Proving the Business Case for the Internet of Things

Korean-based LSIS enters smart grid agreement with US firm SAI

Steve Rogerson
June 30, 2015
LSIS plans to enter the US power market through a partnership with a local producer of power distribution panels. The Korean company signed an MoU for cooperation with Switchboard Apparatus (SAI), a US-based power distribution panel manufacturer. Both companies also plan to cooperate in Korea’s smart grid technology such as advanced metering infrastructure for the US smart grid market.
The MoU was announced at the Korea-US Manufacturing Innovation Forum at the Korea Institute for the Advancement of Technology.
“The US power distribution panel market is expected to increase in value from $50bn in 2013 to $83bn in 2020, as the US power distribution market is entering the replacement period for aged equipment,” said LSIS CTO Hak-Seong Lee. “We are certain that both companies can share growth with this advanced form of partnership by cooperating not only on technology development but also on sales activities.”
Founded in 1907, SAI is an intermediate-size power company with an annual sales turnover of around $30m, divided equally between US consumption and overseas markets. Its main customers include major data centres, hospitals and public institutions, while its major overseas markets include the Middle East and South America.
LSIS has been negotiating for joint business with SAI since last year and is jointly developing a power distribution panel that meets ANSI requirements, which is the basic condition for carrying out the business locally. The MoU stipulates that LSIS will provide key power devices such as the circuit breakers and switches of power distribution panels, while SAI will assemble these parts into final products and sell them, as well as providing additional services.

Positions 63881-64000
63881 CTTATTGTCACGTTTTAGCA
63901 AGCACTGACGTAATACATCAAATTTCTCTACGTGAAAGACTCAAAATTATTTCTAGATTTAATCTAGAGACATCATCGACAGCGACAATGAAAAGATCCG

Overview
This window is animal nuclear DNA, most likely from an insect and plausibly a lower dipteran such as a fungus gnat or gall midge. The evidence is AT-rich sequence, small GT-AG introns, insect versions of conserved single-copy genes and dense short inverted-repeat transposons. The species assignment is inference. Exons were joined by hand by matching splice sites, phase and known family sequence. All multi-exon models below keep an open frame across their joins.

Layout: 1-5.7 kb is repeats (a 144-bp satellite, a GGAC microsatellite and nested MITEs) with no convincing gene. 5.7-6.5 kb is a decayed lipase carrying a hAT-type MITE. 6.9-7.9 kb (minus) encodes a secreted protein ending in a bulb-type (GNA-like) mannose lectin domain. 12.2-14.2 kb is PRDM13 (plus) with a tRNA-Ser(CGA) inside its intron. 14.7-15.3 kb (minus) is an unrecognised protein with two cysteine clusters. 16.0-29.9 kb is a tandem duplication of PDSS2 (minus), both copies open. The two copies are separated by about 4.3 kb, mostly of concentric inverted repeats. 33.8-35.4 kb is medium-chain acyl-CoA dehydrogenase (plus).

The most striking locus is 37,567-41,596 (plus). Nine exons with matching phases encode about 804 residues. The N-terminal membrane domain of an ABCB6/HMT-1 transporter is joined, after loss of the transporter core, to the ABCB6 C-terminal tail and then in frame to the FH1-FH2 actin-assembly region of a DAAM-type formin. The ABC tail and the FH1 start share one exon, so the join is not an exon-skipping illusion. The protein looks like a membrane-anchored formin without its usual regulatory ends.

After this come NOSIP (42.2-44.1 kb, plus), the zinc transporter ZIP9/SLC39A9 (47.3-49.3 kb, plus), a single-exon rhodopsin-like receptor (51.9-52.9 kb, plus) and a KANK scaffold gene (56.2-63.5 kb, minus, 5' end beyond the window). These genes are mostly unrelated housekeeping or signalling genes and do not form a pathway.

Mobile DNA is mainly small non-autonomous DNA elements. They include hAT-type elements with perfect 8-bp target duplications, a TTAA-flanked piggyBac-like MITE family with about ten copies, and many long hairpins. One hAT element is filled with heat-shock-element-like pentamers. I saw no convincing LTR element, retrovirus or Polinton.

The partnership is expected to create a genuinely beneficial synergy as SAI will receive highly competitive power distribution devices in terms of price and quality, while LSIS will use SAI’s panels, which have acquired UL certification, a prerequisite for sales in the local market.
Both companies have agreed to carry out sales and marketing activities jointly to develop the reference sites together and share the information to increase the outcome of the long-time partnership.
“We are pleased to be a partner with a company equipped with sufficient global level competitiveness to provide the products at any time even when a customer demands specialised specifications according to their own schedule,” said SAI CEO Brad Bell. “Cooperation in power distribution panels is only the beginning, as we also plan to increase our market share together in the US power solutions market.”
• LSIS chairman and CEO Ja-kyun Koo is accelerating his global move to open up the future of smart energy centred on Korean technology in the Philippines, he announced in his keynote speech to the tenth Asia Clean Energy Forum (ACEF) held by the Asian Development Bank (ADB) in Manila.
This year’s ACEF, the largest forum held by ADB on an annual basis, attracted 1200 participants including high-level policy makers in recycled energy and energy efficiency, business developers, investors and technical experts from more than 60 countries seeking challenges and opportunities in the clean energy sector.
In his speech, Koo emphasised the need for smart energy technology, including smart grid, as power efficiency has become an important issue in many fast-growing Asian countries.
“In line with the development of their economies, developing Asian countries are experiencing rapid population growth, industrialisation and urbanisation, as well as rapid growth,” he said. “For these countries, the management of ever increasing peak power demand will be an important challenge for maintaining this growth.”
Koo pointed out that there were two ways forward, either increasing the power supply or increasing the efficiency of the existing power infrastructure.
“What we need to do is diversify the energy sources and increase power efficiency in terms of economic and environmental factors,” he said. “Smart energy technology, which optimises energy usage by converging new and renewed energy, and energy storage systems, and the demand response to the existing power network, will be the clear alternative.”
Because many Asian countries consisted of mountainous and island terrain, Koo proposed energy self-sufficiency based on the micro-grid led by the Korean government as a new business model, and emphasised that smart energy would be the new driving force behind the economic development of Asian countries.
Since smart energy still faces many obstacles related to policy, regulation and business hegemony, Koo also encouraged the professionals attending the ACEF to take active steps towards government-private sector cooperation.